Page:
# Mock PRMO question

I find a interesting question of my PRMO mock and 2019 AMC 10A

The rectangular floor of a bathroom is covered with square tiles (all of the same size). A spider starts at one corner of the bathroom, and walks to the corner diagonally opposite. For example, the figure below shows a 6 × 8 bathroom, in which the spider touches 12 tiles on its path. (A spider doesn’t touch a tile if it just walks over the grout at the corner of a tile.) For an $$m\times n$$ bathroom, how many tiles does the spider touch on its walk?

My assumption is that number of tiles bugs walk through is $$2* (\text{no. of columns})$$ but I am unable to prove it.

• Each one of your tags is wrong. Feb 8, 2023 at 22:51
• well, a 1 by 3 floor, the spider walks on all three tiles. Meanwhile, you should divide $m,n$ by $\gcd(m,n)$ to get coprime numbers Feb 8, 2023 at 22:55
• If $m=n$, then the spider walks on only $m$ tiles. Feb 8, 2023 at 23:17
• I think it is $m+n - \gcd(m,n)$ Feb 9, 2023 at 0:26
• @youthdoo Are you saying that every contest-math question is also a combinatorics question? Feb 10, 2023 at 11:18

The solution provided by Reza , though correct , is a little advanced , I think. Let me provide a easier version of the solution.

Let us first focus on a smaller floor . Let it be 5 by 3 .

We see it crosses 7 tiles .

We see in the diagram above and see whenever we enter into a new square either right or in the up direction we enter a new tile.

So in the 5 by 3 example we go right 5 times because it is the length and up 3 times .

So we go through 5+3-1=7 tiles. We subtract one because when we reach the corner we are simultaneously going up and right

Now let’s take example of 6 by 4 floor.

Now applying the previous logic here , by the formula we get 6+4-1 =9 tiles , but in actuality 8 tiles are crossed.

This is because we see this time the diagonal simultaneously moves right and up two times , once in the center and once in the corner.

So for the general formula we just have to count how many times a diagonal crosses a corner.

We see this is just the gcd of the dimensions.

So for a m by n floor , no of tiles crossed by diagonal are

m + n - gcd(m,n)

• "We subtract one because when we reach the corner we are simultaneously going up and right". sorry sir but i dont understand this part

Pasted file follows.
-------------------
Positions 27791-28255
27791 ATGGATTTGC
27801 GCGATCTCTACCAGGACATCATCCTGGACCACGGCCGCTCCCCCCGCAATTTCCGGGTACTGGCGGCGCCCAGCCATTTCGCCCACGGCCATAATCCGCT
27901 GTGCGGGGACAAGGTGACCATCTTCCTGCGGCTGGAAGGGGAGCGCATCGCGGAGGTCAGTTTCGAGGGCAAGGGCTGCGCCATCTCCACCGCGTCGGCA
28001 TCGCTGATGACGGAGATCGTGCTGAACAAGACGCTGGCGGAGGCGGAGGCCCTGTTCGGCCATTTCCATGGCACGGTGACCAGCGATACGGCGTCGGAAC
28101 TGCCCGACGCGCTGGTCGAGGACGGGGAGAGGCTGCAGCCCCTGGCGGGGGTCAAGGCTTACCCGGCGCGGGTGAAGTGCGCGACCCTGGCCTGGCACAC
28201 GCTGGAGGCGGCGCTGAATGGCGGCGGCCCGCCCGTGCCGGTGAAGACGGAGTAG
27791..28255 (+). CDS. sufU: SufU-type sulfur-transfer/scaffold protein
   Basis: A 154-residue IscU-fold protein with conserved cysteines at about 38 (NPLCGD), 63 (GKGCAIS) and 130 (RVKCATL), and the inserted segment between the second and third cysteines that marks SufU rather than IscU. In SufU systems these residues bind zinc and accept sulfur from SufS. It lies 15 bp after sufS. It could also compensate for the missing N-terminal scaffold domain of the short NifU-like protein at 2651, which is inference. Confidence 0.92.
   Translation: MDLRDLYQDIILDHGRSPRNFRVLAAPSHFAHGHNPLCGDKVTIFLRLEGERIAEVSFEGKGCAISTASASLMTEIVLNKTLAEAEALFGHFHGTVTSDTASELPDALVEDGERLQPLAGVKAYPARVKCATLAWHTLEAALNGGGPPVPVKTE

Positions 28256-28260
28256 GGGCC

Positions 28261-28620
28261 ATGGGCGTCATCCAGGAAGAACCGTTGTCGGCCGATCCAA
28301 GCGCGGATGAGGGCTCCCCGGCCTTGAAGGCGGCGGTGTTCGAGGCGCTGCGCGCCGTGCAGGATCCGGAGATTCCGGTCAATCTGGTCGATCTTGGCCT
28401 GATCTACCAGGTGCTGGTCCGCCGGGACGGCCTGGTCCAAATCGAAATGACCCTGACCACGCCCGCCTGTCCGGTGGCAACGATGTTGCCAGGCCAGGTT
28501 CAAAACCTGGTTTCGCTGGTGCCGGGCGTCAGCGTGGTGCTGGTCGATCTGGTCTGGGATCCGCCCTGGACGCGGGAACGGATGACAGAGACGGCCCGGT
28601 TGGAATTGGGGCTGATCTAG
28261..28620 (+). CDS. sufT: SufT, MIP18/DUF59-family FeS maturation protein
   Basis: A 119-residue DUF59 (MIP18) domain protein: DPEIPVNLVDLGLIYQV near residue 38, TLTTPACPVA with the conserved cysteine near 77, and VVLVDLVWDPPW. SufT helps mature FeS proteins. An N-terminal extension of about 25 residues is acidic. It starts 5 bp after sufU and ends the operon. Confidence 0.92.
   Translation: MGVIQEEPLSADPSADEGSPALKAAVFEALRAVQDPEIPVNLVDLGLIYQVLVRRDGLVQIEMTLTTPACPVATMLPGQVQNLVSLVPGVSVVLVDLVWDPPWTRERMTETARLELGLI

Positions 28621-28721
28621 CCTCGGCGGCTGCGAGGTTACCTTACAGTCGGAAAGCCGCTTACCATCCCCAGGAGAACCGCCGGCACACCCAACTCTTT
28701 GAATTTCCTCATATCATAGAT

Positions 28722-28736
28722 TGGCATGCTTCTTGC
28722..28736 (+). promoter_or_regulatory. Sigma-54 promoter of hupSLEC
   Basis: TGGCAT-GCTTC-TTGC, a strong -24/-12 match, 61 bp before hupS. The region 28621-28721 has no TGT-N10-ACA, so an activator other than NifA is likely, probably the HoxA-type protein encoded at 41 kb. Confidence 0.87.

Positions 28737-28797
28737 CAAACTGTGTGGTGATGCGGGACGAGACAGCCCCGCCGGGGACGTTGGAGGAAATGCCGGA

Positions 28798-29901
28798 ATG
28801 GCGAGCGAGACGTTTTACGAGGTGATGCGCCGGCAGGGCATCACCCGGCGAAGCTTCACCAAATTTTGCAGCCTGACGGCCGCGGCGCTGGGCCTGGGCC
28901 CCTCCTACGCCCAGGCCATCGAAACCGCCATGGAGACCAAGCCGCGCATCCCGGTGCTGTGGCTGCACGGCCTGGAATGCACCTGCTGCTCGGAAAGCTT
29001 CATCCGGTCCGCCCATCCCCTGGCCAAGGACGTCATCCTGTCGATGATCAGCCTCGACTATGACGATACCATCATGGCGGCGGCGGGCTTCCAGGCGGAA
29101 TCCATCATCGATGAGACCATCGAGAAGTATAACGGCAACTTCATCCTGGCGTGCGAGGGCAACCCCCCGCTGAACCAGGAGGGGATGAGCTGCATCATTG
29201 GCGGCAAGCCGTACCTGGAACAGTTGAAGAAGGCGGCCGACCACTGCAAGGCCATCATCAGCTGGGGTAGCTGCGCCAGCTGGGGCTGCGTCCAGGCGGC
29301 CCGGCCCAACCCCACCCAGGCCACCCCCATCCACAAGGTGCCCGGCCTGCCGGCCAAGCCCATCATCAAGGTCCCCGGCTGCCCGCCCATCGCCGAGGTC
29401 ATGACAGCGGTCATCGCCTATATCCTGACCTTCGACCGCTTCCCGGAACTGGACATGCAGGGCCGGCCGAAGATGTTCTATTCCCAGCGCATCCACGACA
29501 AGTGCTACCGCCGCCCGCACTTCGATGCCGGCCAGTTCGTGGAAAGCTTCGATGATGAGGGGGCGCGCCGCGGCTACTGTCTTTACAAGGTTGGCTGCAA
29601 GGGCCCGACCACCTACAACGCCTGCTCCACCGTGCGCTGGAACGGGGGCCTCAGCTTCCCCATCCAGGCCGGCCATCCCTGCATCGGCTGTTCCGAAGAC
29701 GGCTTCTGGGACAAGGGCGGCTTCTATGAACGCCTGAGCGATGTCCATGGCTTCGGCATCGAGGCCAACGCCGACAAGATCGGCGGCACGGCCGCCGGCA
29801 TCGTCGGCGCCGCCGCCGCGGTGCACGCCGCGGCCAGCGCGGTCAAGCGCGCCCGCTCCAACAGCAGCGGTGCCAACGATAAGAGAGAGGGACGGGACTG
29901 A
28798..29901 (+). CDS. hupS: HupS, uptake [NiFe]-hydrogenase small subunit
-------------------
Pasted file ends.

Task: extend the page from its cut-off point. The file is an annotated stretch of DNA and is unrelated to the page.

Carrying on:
– user1147681
Feb 9, 2023 at 8:52
• First of all don't call me sir . In the previous logic when me move up or right , we enter a n ew tile, but when we hit a corner where the diagonal is not in a particular tile , we are adding it 2 times , but actually we are just moving into 1 tile , so we subtract 1. Actually my english is a little weak , so i couldnt express it in pure english . Feb 10, 2023 at 7:38
• in 1st example when we reach 5th cell , we are moving just rightwards but we have also counted for upward that's why are subtracting 1 , is my logic correct. my english is also weak do u know hindi ?
– user1147681
Feb 10, 2023 at 8:13

First, we assume $$(m,n)=1$$.

Let's locate the rectangular on the coordinate system such that the beginning corner is $$(0,0)$$ and the final corner is $$(m,n),$$ and each intersection inside the rectangular has integer coordinates. Due to assuming $$(m,n)=1$$, the spider does not cross any intersection. This fact leads to the conclusion below.

In general, for the $$k$$th column ($$k ), the spider touches $$[\frac{k(n)}{m}]-[\frac{(k-1)n}{m}]+1$$ tiles of the $$k$$the column.

To prove that, just consider the intersections of pairs of lines $$y=\frac{n}{m}x, x=k-1$$ and $$y=\frac{n}{m}x, x=k.$$

However, for the $$m$$th column, since $$\frac{nm}{m}$$ is an integer, the spider touches $$[\frac{mn}{m}]-[\frac{(m-1)n}{m}]$$ tiles. Therefore,

$$[\frac{n}{m}]+1 + ([\frac{2n}{m}]-[\frac{n}{m}]+1) + ([\frac{3n}{m}]-[\frac{2n}{m}]+1) + ... + ([\frac{mn}{m}]-[\frac{(m-1)n}{m}]) \\ =m-1 +n$$

is the total number of tiles that the spider touches.

If $$(m,n)=d$$, then the $$\frac{m}{d} \times \frac{n}{d}$$ rectangular repeats $$d$$ times in the main rectangular. For example, in your case where $$(6,8)=2$$:

The answer is $$m+n-(m,n)$$.

• thanks a lot (:
– user1147681
Feb 12, 2023 at 16:29

As the line moves from south-west to north-east, each time it crosses either a vertical or horizontal edge (including the left and bottom border lines, but not the right and top), the line enters a new tile. There are exactly $$m$$ vertical edge crossings and $$n$$ horizontal edge crossings. This suggests there are $$m+n$$ tiles touched.

However, there is double-counting whenever the path enters via a corner, since it is crossing both the vertical and horizontal edges. We correct for this double-counting by subtracting the number of tiles entered from a corner. You can confirm the number of corner-entrances is $$\gcd(m,n)$$. A corner crossing occurs at $$(m/d,n/d)$$, where $$d$$ is any common divisor of $$m$$ and $$n$$, so the first crossing must occur at the $$(m/\gcd(m,n),n/\gcd(m,n))$$. Thereafter, the same pattern must repeat, meaning there are exactly $$\gcd(m,n)$$ corner crossings.

Therefore,

\begin{align} \text{# tiles touched } =\,\,&\text{(# tiles entered from vertical edge)} \\&+\text{(# tiles entered from horizontal edge)} \\&-\text{(# tiles entered from both vertical and horizontal)} \\&\hspace{-.6cm}=m+n-\gcd(m,n) \end{align}

• "You can confirm the number of corner-entrances is gcd(m,n) . A corner crossing occurs at (m/d,n/d) , where d is any common divisor of m and n" . how did u prove it sir , can u give me hint or prof that total number of corner entrance is equal to gcd.
– user1147681
Feb 10, 2023 at 9:38